Every single day I’m reminded how beautiful my life really is. But every single day I’m also reminded how hard life can be. And hard times feel even harder during the holidays. My dear friend, Sister Johnice at the Response to Love Center in Buffalo, NY helps take care of people during hard times. And honestly? It’s so easy to make a difference. Way too easy to sit back and do nothing. This time of year wipes out the food pantry at the center. And when clients do come in, many of them have no winter gloves. Over the next few weeks I’ll be collecting canned food and winter gloves for adults.
If you’re a Buffalo local, would you consider adding to my Canned Food & Winter Gloves Collection? I’d love to have you join me.
Wondering how I got connected to the RTLC? Diapers. It was through Diapers. Read more here…
Recently during the course of my day, I was in a medical office where the doctor’s name seemed vaguely familiar. As I went about my work I kept tossing the name around in my head and started flipping through my mental files. And then it struck me. Nearly 15 years ago, just a month or two after losing my first husband, my son [Dylan] had been sick and was referred to an Ear, Nose, and Throat specialist. As it turned out, he needed to have his adenoids removed. I vividly remember sitting in that doctor’s office crying. I knew the outpatient surgery for Dylan wasn’t serious. It wasn’t that. It was just…everything. I was already feeling fragile and this just felt like too much. Too hard. Too overwhelming. It would be the first major life thing I was going to have to face without my husband by my side. As this young doctor looked at me with compassion and concern, trying to reassure me that my son would be okay, I could no longer hold it together.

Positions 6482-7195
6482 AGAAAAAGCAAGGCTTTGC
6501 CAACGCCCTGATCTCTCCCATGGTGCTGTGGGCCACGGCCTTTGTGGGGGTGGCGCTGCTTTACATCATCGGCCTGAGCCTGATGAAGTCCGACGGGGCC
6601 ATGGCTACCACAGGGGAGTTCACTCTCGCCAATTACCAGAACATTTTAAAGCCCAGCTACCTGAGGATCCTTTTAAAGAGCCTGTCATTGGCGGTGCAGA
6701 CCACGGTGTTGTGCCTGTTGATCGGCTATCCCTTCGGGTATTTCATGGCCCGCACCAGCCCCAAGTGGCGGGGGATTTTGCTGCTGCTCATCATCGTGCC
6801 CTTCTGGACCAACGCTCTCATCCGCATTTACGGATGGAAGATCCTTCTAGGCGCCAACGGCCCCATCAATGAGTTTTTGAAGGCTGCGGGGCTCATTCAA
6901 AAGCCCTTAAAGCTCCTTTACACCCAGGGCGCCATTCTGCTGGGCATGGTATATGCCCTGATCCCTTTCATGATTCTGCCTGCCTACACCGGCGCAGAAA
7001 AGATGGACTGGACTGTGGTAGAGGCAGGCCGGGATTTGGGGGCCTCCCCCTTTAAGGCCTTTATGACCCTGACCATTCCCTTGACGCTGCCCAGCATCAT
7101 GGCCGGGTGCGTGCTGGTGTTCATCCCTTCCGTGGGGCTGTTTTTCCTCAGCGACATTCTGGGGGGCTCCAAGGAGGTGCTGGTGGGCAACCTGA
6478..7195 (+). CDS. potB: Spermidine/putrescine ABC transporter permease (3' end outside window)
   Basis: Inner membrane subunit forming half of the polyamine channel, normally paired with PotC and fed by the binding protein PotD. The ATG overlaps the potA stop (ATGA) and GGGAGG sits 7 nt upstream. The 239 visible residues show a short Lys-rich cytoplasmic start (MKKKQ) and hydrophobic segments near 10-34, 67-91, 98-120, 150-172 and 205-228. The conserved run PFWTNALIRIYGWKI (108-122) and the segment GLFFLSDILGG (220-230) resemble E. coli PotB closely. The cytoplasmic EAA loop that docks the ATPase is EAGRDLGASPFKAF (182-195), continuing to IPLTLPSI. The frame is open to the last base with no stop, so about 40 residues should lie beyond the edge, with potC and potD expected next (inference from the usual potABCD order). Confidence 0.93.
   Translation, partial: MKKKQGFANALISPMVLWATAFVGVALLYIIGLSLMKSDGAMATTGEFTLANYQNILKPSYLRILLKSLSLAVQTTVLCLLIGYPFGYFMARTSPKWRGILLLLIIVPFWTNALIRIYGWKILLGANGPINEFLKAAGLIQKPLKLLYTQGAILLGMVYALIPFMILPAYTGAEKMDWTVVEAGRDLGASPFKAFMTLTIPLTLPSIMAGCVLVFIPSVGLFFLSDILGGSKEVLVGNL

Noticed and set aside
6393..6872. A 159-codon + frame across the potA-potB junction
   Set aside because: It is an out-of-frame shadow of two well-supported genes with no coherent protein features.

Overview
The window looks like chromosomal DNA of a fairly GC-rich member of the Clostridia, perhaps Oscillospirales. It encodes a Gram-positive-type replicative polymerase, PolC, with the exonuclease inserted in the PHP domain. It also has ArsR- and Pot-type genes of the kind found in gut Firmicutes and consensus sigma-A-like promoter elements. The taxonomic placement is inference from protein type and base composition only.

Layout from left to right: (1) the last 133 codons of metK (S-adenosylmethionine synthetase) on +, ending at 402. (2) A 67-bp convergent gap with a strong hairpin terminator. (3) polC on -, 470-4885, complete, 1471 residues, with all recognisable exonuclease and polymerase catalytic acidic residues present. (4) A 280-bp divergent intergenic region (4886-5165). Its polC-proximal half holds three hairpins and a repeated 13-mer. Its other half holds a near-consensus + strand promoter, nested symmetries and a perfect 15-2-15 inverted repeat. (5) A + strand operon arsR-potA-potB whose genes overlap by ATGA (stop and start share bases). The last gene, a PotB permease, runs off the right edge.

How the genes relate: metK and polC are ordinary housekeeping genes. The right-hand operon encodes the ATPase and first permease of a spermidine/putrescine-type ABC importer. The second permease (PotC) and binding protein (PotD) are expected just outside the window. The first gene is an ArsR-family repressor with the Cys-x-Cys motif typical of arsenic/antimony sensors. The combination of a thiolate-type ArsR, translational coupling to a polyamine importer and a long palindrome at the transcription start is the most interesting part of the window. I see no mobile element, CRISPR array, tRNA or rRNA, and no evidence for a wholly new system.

“We have no health insurance”, I sobbed through ragged breaths. While my little boy quietly sat next to me, I began to tell this virtual stranger some back story to my tears. “I recently lost my husband and everything hasn’t been sorted out yet.” I told him that I was worried about the cost and details of the surgery. That I was scared. And sad. (And then I apologized profusely for my complete meltdown and tried to pull myself back together…) Without a moment’s delay, he told me that I had nothing to worry about . He went on to say that he would take care of everything, adding that while he could only speak for his own expenses, he would personally talk to the anesthesiologist and the hospital, as well. I was floored. To say I was relieved; touched; comforted: all MAJOR understatements. The kindness of this stranger sustained me that day. Would I have figured it out? Yes. But instead of having to wade through all of that fear and uncertainty, this doctor immediately offered what he could to lighten my load.
It all came rushing back as I stood there in the same office. A nurse walked in and I told her I couldn’t leave without sharing my story. As I described what had happened all those years ago, she didn’t look a bit surprised. “That sounds just like him”, she said. “That’s just how he lives his life.” When she asked my name, I told her it didn’t matter–there was no way he would ever remember. “Oh no!” she answered quickly. “Doctor never forgets these things. They leave an impact on him too.”
This was the second time I would be leaving that office with tears running down my face. This time, the words ‘That’s just how he lives his life’ racing through my mind. And a burning question: What do people say of me? What WILL people say of me? It’s not a question you can answer for yourself. But I want to be known the way this doctor is–for kindness and generosity, compassion and grace. I have a long way to go but I hope I’m on my way, stumbling and failing forwards. We’re all on this crazy ride together–if there’s a way we can make it easier for someone else, let’s do it.